Tuesday, June 21, 2011

Tahoe island fits kayakers to a "tea"

Paddling to Emerald Bay and Fannette Island
(Update: D.L. Bliss State Park closes for the season on Sept. 21, 2014 with limited services.) 

LAKE TAHOE – The third time was the charm. For the last two seasons, poorly timed paddling trips to "Blue Heaven" left me unable to explore Fannette Island – Lake Tahoe’s only isle – because it’s reserved as a bird sanctuary for part of the year. The retreat was reopened to public access on June 15.

Last weekend, three of us launched from D.L. Bliss State Park and paddled south past snow-capped Sierra peaks to Emerald Bay and this tiny fantasy island. A bit of background: Until the 1950s, Emerald Bay State Park was privately owned and served as the setting for Vikingsholm, a Scandinavian-style summer mansion.

Tiny Fannette Island, in Emerald Bay faces Vikingsholm, below.
The mansion was built in 1928-29 by a wealthy Midwesterner, Lora Josephine Knight. A charitable benefactor and member of high society, she spent entire summers at Vikingsholm, where notable guests included Will Rogers. At her direction, a tea house was built on the island for their enjoyment, and it probably offered the highest “high tea” in the world at an elevation of 6,300-plus feet. A staff of servants helped ferry guests to and from the island and served elaborate meals in the mansion.

There’s no formal transport to the island these days. Some people anchor their power boats a few yards off the rocky point and swim the chilly water. Others paddle inflatable rafts or small plastic kayaks that can take a pounding on granite boulders, since there is no beach and the depth drops off sharply.

For the three of us – all paddling expensive and relatively fragile composite kayaks – landing was the most challenging part of our visit. We found a semi-promising spot on the northeastern side. My paddling pals opted to go “on the rocks,” while I sidled up next to a large fallen tree that extended from the shore about 30 feet out into the lake. Looked like a natural dock, but the phrase “as easy as falling off a log” soon came to mind. My companions took unseemly pleasure in watching me crawl over the slick tree trunk.

My pals wait for me to make a false step -- how rude!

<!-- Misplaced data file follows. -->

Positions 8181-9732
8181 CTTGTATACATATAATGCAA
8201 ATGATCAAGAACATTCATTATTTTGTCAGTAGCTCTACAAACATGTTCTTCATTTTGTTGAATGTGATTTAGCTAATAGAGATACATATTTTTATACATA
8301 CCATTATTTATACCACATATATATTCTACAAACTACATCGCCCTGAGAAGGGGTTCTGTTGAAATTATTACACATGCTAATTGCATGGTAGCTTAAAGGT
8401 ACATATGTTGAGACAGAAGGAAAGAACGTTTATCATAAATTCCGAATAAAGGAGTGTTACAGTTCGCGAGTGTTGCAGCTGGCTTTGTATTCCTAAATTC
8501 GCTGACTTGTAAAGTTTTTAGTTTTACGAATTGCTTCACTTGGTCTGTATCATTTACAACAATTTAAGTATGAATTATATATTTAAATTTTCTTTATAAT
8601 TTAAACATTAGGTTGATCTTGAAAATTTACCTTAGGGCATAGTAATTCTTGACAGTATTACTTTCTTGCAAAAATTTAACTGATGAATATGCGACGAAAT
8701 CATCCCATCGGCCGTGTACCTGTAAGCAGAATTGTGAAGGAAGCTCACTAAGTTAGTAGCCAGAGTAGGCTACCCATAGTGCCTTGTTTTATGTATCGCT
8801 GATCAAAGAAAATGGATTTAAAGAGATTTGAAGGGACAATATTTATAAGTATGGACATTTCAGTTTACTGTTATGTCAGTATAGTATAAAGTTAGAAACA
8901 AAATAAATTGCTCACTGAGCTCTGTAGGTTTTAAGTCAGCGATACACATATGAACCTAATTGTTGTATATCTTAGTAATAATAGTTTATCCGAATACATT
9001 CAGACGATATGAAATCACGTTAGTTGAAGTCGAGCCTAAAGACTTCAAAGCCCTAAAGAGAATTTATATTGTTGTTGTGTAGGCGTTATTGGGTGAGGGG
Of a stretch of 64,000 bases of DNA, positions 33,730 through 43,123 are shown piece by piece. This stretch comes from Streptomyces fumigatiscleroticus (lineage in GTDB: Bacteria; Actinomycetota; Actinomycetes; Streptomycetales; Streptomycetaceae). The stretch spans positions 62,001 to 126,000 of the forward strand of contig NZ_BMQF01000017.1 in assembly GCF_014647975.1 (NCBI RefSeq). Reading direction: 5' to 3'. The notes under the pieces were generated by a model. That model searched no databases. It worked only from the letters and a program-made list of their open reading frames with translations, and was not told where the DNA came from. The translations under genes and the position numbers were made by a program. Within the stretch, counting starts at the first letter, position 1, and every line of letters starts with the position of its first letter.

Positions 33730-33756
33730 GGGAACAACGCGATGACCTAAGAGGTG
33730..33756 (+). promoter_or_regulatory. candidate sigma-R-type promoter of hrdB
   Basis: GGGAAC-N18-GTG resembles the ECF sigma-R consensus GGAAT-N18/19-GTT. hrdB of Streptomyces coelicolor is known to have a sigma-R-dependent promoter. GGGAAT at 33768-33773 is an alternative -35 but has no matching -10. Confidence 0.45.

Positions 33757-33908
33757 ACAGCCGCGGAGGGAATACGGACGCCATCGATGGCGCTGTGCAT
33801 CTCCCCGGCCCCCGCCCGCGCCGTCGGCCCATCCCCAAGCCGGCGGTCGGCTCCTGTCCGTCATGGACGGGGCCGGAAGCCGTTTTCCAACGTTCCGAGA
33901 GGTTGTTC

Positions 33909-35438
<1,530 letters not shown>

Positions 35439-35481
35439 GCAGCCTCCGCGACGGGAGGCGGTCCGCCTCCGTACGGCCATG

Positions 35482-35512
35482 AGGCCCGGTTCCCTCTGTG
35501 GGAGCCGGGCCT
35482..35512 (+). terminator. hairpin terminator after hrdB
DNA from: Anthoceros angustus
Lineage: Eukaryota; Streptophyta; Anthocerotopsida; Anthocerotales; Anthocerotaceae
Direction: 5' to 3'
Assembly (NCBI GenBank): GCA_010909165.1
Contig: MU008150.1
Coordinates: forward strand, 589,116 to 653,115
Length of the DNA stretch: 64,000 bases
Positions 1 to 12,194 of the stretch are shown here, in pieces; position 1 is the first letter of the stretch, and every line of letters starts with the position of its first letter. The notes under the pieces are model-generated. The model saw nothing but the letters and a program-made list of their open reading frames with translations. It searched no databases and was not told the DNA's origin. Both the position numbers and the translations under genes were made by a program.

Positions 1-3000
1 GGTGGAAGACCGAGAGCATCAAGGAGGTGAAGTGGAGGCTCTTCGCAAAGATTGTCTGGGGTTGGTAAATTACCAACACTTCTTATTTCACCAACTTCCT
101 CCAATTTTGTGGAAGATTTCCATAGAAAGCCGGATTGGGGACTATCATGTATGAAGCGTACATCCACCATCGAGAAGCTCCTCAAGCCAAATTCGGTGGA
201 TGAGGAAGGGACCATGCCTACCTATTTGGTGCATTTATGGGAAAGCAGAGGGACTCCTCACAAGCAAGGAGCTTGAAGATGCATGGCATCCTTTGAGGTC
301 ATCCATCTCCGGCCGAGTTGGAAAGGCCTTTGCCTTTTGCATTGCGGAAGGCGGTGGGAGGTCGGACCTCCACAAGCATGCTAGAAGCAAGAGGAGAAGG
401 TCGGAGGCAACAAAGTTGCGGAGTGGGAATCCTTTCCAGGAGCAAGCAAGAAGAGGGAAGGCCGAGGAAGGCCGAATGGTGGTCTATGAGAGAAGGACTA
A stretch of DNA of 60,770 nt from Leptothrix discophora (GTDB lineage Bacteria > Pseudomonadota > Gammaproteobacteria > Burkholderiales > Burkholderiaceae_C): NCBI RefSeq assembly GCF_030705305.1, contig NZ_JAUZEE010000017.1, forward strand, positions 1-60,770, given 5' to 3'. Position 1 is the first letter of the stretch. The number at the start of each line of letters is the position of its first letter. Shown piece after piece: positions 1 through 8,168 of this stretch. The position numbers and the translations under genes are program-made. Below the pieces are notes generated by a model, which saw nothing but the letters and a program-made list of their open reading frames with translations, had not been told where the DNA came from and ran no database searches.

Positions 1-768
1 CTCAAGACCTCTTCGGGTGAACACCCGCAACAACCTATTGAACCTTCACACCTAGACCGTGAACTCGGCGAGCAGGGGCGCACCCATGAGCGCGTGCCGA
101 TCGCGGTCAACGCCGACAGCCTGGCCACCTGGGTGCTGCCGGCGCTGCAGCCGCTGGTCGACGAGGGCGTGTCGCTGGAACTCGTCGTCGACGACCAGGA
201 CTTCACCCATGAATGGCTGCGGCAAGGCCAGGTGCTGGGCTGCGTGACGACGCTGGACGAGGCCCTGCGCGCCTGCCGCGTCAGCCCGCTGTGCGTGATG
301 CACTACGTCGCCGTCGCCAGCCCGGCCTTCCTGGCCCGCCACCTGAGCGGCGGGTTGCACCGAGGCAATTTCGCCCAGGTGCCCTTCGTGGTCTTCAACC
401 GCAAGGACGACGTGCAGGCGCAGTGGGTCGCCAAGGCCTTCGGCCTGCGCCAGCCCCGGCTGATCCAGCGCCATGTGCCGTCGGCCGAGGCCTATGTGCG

A few minor scratches later – to legs and kayak hulls – we made our way toward the mini-summit. The island really is a bird sanctuary, if the amount of aviary poop is any indicator. Covered the rocky surface in layer after layer. Thankfully, it was thoroughly dried by sun and alpine air. It also helped explain how a fair amount of vegetation could survive on this solid granite atoll.

Tea house, in ruins, still offers great views.

The climb up to the tea house was short but brutal – and well worth the effort. At the top are gorgeous views of the bay, Vikingsholm, and Eagle Falls, which cascades down the slope above the mansion. A parade of powerboats and paddle wheelers passed across sparkling blue water below us.

While Vikingsholm has been preserved and features daily tours, the tea house is a ruin with four stone walls open to the sky. A tiny fireplace nestles in one corner. Not surprisingly, every window opening has a great view. While it’s now only a stone shell, the tea house maintains an air of cultured dignity, a tiny monument to an age of immense wealth and gracious living. A far cry from what “tea party” means to many people today.


For details on D.L. Bliss and Emerald Bay state parks, see the "Blue Heaven" link at the beginning of this post.

Long before the rich and famous came to Fannette Island, a colorful character called the atoll his own.

Lake Tahoe's greatest asset is the clarity of its alpine waters -- but they are threatened by invasive species. Quagga and zebra mussels hitchhike on boats and pose a serious danger to Tahoe's clarity and ecosystem. While there are no current restrictions on kayaks, you can help -- bring a kayak that's clean, and help keep Tahoe's water clear.
© 2011 Glenn Brank